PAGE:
Puerto Rico is experiencing some tourism-related issues as protestors continue to flood the streets demanding the resignation of Gov. Ricardo Rosselló. Some cruise ships have begun diverting due to passenger safety concerns.
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“Due to the ongoing civil unrest in San Juan, Puerto Rico, we have cancelled Harmony of the Seas’ call to San Juan. Harmony will now sail to St. Maarten, her next scheduled port of call. Concern for the safety and wellbeing of our guests and crew members is our top priority,” Owen Torres, manager of corporate communications for Royal Caribbean Cruises explained to FOX Business via email.
The next ship, with Celebrity Cruises is scheduled to arrive in Puerto Rico on Sunday. The company said it will be monitoring the situation to determine if it needs to continue rerouting ships.
The Puerto Rico Tourism Company, the US territory’s government-owned corporation in charge of tourism, announced on its website that the economic impact of these two trips was estimated at nearly $657,154.
The two ships also had more than 8,000 passengers on board them. The Empress of the Seas had an estimated 1,718 passengers while the Harmony of the Seas had an estimated 6,546 passengers on board.
The company said taxis, airport services, hotels and other tourist attractions are operating normally and is not aware of other changing schedules. It is currently working with police, the Bureau of Transportation and Public Service and the Ports Authority to maintain the flow and safety of tourists.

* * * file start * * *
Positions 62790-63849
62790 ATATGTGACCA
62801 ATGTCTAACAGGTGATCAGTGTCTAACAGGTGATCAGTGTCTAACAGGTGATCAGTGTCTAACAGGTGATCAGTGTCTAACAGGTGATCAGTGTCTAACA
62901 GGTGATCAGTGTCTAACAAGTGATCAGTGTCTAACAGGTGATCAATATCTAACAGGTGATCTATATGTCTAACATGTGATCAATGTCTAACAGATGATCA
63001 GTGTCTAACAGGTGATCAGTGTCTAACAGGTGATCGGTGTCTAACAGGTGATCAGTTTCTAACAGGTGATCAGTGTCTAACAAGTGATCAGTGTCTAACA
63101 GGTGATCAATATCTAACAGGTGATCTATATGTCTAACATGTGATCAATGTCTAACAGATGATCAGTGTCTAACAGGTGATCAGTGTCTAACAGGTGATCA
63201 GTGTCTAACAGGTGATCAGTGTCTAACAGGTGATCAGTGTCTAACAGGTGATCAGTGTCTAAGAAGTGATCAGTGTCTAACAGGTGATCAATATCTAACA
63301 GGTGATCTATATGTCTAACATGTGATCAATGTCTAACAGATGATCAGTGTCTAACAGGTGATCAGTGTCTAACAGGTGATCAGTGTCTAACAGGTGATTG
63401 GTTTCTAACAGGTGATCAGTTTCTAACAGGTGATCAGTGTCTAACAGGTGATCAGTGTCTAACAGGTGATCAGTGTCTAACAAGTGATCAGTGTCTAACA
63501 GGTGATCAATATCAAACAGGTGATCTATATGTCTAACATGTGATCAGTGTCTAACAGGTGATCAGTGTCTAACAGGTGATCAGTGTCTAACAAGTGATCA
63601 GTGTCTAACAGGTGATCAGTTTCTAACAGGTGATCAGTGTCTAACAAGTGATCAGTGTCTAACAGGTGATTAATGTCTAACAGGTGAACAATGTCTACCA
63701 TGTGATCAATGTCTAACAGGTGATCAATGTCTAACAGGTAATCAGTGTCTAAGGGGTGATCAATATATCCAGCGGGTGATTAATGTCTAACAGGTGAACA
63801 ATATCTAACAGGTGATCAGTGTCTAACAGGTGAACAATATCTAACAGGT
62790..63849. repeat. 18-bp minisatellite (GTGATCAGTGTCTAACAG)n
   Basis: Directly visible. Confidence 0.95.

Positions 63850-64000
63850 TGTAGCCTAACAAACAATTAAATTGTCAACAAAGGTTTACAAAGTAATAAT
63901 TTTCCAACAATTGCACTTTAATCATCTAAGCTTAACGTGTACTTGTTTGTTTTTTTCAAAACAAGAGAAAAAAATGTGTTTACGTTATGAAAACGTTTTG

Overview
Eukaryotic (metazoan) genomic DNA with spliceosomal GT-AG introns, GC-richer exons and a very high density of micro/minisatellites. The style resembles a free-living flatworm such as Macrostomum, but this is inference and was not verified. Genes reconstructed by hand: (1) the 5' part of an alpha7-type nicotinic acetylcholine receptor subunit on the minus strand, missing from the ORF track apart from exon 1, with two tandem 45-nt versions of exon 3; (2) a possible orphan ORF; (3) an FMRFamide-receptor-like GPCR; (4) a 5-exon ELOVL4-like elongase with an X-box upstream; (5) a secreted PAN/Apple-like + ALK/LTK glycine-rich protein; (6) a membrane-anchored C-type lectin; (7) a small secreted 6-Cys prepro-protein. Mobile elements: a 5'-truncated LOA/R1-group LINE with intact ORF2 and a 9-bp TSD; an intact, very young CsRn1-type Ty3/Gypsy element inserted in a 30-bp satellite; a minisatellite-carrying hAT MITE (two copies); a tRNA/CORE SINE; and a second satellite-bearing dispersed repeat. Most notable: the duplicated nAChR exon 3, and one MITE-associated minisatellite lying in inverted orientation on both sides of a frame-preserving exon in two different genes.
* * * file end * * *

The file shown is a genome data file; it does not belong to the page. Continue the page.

"For its part, the destination marketing organization (DMO), Discover Puerto Rico, keeps in force its crisis management plan to reaffirm that Puerto Rico is a safe destination and our commitment to assure international visitors a world-class experience," the tourism company said in a press release Thursday.
The Dominican Republic Ministry of Tourism announced Thursday that the country will be taking steps of its own to increase tourist safety amid a number of recently reported deaths of U.S. citizens.
The number of American deaths in the island of Hispaniola reached 11 after the State Department confirmed earlier this week that a Georgia man died of “respiratory illness” during his travel to the Caribbean.
Javier Garcia, the Dominican tourism minister, announced the country is setting up a multilingual emergency center to help tourists. The emergency tourist center will have specialists who can help connect tourists to the Dominican government or a visitor’s home government if an issue arises for travelers.
“We have always worked hard to create a safe environment and will continue to be vigilant with comprehensive programs and amplified standards that bolster the well-being of the six million tourists that visit the Dominican Republic each year,” he said in a statement released on Thursday.
The country is also taking immediate steps to increase the safety of food and drink consumption. This includes tightened inspection of food and drink handling as well as “comprehensive information on all food and beverage suppliers.”
The Dominican Republic's announcement also comes along a visit from former President Bill Clinton.
“Welcome, Bill Clinton, to the DR,” tweeted José Tomás Pérez, the Dominican ambassador to the U.S., on Wednesday. “Your presence is the best message to the American people and to the world about [the] safety and security of our tourism.”